Indigenous Education and Research Centre Our News More must be done so Indigenous students are ready to succeed at university

More must be done so Indigenous students are ready to succeed at university

Tue, 1 Aug 2023
Categories: Students.

Courageous steps were signalled last month in the interim report from the Australian Universities Accord panel with a recommendation to grant Commonwealth Student Place support for all Indigenous Australians and not just to those from regional and remote regions. The challenge now is to make sure these opportunities to access university study come with a plan to ensure that our Indigenous students are ready to succeed.

Longitudinal data extending back two decades shows that the rate of degree completions has flatlined. Less than 30 per cent of Indigenous students complete in 4 years, less than 43 per cent complete in six, and less than 50 per cent complete in nine. More than 50 per cent of the 24,000 Indigenous enrolments today will go home without degrees.

Sending over 12,000 Indigenous students back to their families with an accrued debt, and with no recognised qualifications to gain employment and pay off that debt is a cruel blow to an already disenfranchised people, a highly immoral act for a modern society. This need not be our future.

Education Minister Jason Clare announced that the Accord panel is also looking at establishing an Indigenous higher education advisory council to help drive the measures needed for Australia’s future workforce. For the many of us who submitted proposals to the Accord process, we see the opportunity this gives to drive the qualities, capacities, and volume of graduates needed for Indigenous communities to determine their own futures. The challenge, however, is for the minister to ensure the advisory council is well briefed on the importance of these two important delivery points: the future workforce and Indigenous self-determination.

To achieve this, he will need to include members who have expert knowledge on the three key elements known to affect the progression and completion rates of Indigenous students: student capacity, student support and student finance.

The student capacity issue is a complex one and is largely contingent on the performance of the school sector. We see from NAPLAN data how early in the Indigenous students’ journey academic performance becomes a problem, from school results data how students who are failing by Year 7 will not recover, from PISA data how their levels of math and science are not at optimum levels, and from school sector data how two-thirds of students in regional and remote schools drop out by Year 10. We know investing in academic preparation at these stages is needed to realise aspirations and capabilities of Indigenous students and their communities.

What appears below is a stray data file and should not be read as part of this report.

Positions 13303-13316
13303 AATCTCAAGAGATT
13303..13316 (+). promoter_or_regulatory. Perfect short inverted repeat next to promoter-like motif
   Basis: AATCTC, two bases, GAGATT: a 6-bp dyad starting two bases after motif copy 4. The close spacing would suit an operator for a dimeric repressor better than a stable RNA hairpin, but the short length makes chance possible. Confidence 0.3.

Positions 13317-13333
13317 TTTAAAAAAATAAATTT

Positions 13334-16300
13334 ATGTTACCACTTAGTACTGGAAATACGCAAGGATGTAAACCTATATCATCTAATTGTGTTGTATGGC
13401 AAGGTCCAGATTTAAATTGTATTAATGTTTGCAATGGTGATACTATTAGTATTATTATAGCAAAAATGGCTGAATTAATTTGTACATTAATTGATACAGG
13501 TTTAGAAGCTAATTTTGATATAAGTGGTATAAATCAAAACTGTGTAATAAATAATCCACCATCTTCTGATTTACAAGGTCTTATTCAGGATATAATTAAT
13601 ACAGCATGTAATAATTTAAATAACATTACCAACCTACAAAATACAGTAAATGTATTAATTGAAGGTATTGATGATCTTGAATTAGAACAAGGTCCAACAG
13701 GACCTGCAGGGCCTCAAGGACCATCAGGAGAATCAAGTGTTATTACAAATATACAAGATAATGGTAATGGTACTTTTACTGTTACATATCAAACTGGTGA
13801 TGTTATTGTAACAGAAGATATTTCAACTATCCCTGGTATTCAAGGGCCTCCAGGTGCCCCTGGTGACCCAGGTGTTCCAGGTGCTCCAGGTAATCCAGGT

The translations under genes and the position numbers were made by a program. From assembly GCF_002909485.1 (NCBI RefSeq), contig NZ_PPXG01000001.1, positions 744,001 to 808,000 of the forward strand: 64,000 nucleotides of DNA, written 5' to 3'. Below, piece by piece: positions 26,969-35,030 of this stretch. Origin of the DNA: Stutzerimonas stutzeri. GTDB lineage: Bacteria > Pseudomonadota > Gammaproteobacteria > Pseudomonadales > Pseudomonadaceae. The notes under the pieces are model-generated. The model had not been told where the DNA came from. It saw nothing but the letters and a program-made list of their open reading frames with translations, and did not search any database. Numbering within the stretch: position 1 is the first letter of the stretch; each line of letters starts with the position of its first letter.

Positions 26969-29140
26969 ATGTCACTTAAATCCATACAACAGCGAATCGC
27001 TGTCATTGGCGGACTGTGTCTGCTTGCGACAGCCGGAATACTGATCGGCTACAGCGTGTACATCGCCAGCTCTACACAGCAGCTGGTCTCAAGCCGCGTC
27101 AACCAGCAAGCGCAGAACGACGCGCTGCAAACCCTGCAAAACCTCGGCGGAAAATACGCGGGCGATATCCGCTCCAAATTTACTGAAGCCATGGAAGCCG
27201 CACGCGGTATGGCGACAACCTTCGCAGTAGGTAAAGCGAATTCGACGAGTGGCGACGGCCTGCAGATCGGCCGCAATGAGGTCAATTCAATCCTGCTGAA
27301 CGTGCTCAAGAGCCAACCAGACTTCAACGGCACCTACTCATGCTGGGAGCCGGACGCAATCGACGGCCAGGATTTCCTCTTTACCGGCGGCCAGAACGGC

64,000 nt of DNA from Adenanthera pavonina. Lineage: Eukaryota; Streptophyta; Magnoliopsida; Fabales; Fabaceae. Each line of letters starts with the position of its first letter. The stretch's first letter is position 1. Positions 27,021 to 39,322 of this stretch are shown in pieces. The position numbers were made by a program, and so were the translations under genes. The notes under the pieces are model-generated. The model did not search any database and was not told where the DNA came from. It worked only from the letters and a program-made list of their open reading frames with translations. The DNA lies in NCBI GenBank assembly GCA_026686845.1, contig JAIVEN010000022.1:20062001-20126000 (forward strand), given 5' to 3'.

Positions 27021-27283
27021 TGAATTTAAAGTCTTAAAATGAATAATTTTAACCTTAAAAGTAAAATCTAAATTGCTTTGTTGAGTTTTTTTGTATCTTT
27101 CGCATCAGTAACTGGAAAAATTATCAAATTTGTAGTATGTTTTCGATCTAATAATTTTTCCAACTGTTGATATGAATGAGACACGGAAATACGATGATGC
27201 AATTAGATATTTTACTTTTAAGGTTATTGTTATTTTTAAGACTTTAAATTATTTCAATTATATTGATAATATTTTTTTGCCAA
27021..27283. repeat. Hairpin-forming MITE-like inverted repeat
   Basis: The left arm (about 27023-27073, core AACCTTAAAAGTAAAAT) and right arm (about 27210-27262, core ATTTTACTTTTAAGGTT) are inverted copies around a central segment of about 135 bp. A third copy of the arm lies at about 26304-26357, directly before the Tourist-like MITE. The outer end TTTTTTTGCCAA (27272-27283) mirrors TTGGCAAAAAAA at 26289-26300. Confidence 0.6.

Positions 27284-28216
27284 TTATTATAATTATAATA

It is not surprising then to see the low volume of Indigenous students continuing their education at university level. For instance, in one of the regional and remote regions in the north there are 12,500 Indigenous school students. In 2021, only 33 of these students enrolled in university studies. Members of the proposed council would need to have deep knowledge of program interventions such as the Higher Education Participation and Partnerships Program, and the Napthine Review Report of regional and remote Australia, to help guide the minister beyond the more common programs to align the aspiration of students and their communities with programs that can more directly help the preparation of students for university studies.

The student support issue is also complex issue as this requires expert knowledge of the education needs for students with low preparedness for university studies. The complexity lies in the layers of bridging, enabling and transition programs, which have not worked well for Indigenous students, as well as the additional levels of services provided by the Indigenous support staff in universities.

Council members would need to have deep knowledge on why these programs and services have so far failed to deliver the progression and completion rates needed, particularly the hold that US-based first-year transition programs have on our current approaches in Australia. They would need to guide the minister towards more recent Australian studies that have shown empirically to improve both the progression and completion rates of Indigenous students in university level studies.

The student finance issue has become a complex one since ABSTUDY introduced the income test threshold for Indigenous families. ABSTUDY, once the shining knight to increase the rate of participation and progress of graduate numbers is now an inhibiting force in our quest for higher graduate numbers. As a consequence, our universities have had to divert staff and resources to fundraising activities in order to make up for the shortfalls in ABSTUDY allowances when they should have been focused on getting the students through their studies. For educators, time on (educational) task is key to higher completion rates. But when we are now fundraisers and students are working more and more hours to pay the rent, time on task becomes highly compromised.

Thankfully, the minister has now flagged a sector-wide review of Indigenous education. This will be critical to a future framework in the sector that can deliver the right results for the country as well as for the first nations people.

The first challenge ahead is ensuring the proposed advisory council has the right knowledge and skills around the table.

Professor Martin Nakata and Associate Professor Sana Nakata are from James Cook University’s Indigenous Education and Research Centre. Professor Simon Biggs is vice-chancellor of James Cook University.

Professor Martin Nakata, Deputy Vice-Chancellor Indigenous Education & Strategy, Associate Professor Sana Nakata and Professor Simon Biggs, Vice-Chancellor, James Cook University via The Australian